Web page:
‘In Came the Sound of a Song, Warm on his creaturely Breath….’
by Ellie Perry
21st October 2019
Not far from London, in an unnamed sleepy English village, Max Porter invites us to step into his dark green folk tale about a boy and an ancient tree. The titular character of this novel is ‘Lanny’ a young and imaginative, green-eyed boy painfully out of place in the insular world of the village. We see him through the eyes of fellow outsider and famous artist Peter Blythe, or as he is commonly referred to ‘mad Pete’. Accompanied by the anxious lens of ‘Lanny’s Mum,’ currently in the process of writing a particularly violent crime novel and ‘Lanny’s Dad’ a commuter caught between the finance industry and the magical imagination of his son.
This trio of intimate soliloquys are accompanied by the eerie chorus of the voices of the village community, past and present, young and old, scattered across the page in typography that wanders through the village woods alongside its speakers.
Illustration by Rosie Sluggett
Max Porter's Lanny has been longlisted for the Booker Prize 2019
'gazing up at the sky like she can’t bear the sight of us’
‘we don’t welcome hobbyists Malcom’
All of this ominously unfolds under the watchful eye of ‘Dead Papa Toothwort’, named after a rare breed of tree which feasts on other plants because it has no chlorophyll of its own. In this novel, like the reader, Toothwort also seems to feed off the fragments of village life as they wander across the page. However, it is the colourful life of Lanny, full of ‘bean-plant grace’, that Toothwort takes a special interest in. The formal inventiveness of the novel captures the unbounded ingenuity of the unusual child it revolves around. Like the tree the plot thickens.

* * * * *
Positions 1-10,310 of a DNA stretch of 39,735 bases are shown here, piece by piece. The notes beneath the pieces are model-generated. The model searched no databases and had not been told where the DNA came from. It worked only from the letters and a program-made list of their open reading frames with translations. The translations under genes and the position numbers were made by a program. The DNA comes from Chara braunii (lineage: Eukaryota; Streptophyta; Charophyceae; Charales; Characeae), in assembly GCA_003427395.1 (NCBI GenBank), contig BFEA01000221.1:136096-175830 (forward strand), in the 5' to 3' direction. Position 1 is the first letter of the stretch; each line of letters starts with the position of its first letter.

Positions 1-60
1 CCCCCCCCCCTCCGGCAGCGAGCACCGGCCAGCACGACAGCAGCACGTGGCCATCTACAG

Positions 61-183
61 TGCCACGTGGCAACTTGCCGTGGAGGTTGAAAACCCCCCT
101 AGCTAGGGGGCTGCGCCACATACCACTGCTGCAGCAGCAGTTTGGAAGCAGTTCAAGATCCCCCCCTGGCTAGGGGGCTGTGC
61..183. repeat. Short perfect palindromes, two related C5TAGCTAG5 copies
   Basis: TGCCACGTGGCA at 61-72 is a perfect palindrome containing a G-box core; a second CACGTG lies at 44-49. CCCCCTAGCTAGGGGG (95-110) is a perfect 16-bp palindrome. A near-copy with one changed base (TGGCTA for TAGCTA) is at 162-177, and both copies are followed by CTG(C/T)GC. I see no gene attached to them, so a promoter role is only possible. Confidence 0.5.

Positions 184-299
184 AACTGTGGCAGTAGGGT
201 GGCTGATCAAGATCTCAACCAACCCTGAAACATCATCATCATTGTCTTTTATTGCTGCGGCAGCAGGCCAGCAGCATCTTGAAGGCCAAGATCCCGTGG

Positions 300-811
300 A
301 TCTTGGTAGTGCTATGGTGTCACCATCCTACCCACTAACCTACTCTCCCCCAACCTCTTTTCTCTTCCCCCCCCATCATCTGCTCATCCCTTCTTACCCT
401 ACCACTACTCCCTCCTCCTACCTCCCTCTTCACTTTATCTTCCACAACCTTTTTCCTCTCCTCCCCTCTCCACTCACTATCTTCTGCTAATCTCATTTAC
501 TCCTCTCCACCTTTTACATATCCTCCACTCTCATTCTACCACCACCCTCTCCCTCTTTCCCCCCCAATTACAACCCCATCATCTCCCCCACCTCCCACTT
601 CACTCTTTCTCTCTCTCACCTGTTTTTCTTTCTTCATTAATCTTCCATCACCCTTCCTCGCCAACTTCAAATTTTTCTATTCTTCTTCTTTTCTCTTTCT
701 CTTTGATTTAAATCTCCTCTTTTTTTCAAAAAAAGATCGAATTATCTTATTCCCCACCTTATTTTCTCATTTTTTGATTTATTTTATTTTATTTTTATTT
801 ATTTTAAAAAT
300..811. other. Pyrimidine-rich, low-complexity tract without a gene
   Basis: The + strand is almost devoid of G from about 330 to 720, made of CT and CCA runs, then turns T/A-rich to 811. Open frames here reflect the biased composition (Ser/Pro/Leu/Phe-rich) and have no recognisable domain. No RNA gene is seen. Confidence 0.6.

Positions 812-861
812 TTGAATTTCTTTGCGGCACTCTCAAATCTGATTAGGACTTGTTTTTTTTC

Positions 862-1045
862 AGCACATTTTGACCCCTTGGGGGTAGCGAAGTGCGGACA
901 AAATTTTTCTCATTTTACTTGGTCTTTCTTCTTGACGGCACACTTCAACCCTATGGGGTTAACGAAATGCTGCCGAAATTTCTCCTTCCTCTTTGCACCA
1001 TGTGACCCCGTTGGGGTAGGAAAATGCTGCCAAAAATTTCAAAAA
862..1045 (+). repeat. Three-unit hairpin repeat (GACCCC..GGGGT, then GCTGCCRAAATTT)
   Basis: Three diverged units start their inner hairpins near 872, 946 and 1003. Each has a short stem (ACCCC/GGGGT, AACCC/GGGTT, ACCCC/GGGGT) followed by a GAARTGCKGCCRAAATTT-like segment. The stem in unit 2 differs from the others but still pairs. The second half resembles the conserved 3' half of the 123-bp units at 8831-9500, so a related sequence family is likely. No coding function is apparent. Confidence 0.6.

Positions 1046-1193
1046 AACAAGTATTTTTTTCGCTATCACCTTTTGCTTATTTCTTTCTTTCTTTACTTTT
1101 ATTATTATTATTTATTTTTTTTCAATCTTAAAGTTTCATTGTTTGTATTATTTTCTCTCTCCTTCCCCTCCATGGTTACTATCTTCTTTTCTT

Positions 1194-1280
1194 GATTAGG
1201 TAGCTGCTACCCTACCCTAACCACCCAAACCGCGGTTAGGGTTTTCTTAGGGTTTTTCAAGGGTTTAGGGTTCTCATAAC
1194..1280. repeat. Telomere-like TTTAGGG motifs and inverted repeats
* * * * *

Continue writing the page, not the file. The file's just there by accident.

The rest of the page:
Under mounting pressure, the village community begins to reveal the cracks of idyllic country life. Suspicion and accusation take hold, the police and the national newspapers become involved. Suddenly, the quiet village is thrust centre stage of contemporary Britain. Voices become louder, beginning to overcrowd each other quite literally on the page. Then, like any good folk tale Porter ends with a satisfying and moralising ending. What we are ultimately left with is hope through this powerful example of the mythic force of writing.
Ellie is the literary editor for this year’s Courtauldian team. It is her job to find creative people willing to contribute to the magazine in interesting and diverse ways whether that be through prose, poetry or drama. Her main drive is to encourage fiction-based writing which will provide a fun and imaginative counterpoint alongside the reviews and columns of our regular writers. In an academic sphere of essays and presentations she believes it is important to absorb as much creative content as is possible in your spare time. The Courtauldian is a great place for this short form-fiction to thrive. As a huge book lover, she cannot wait to read all of the interesting types of writing the Courtauld's student body has to offer. No story is too small so please get writing!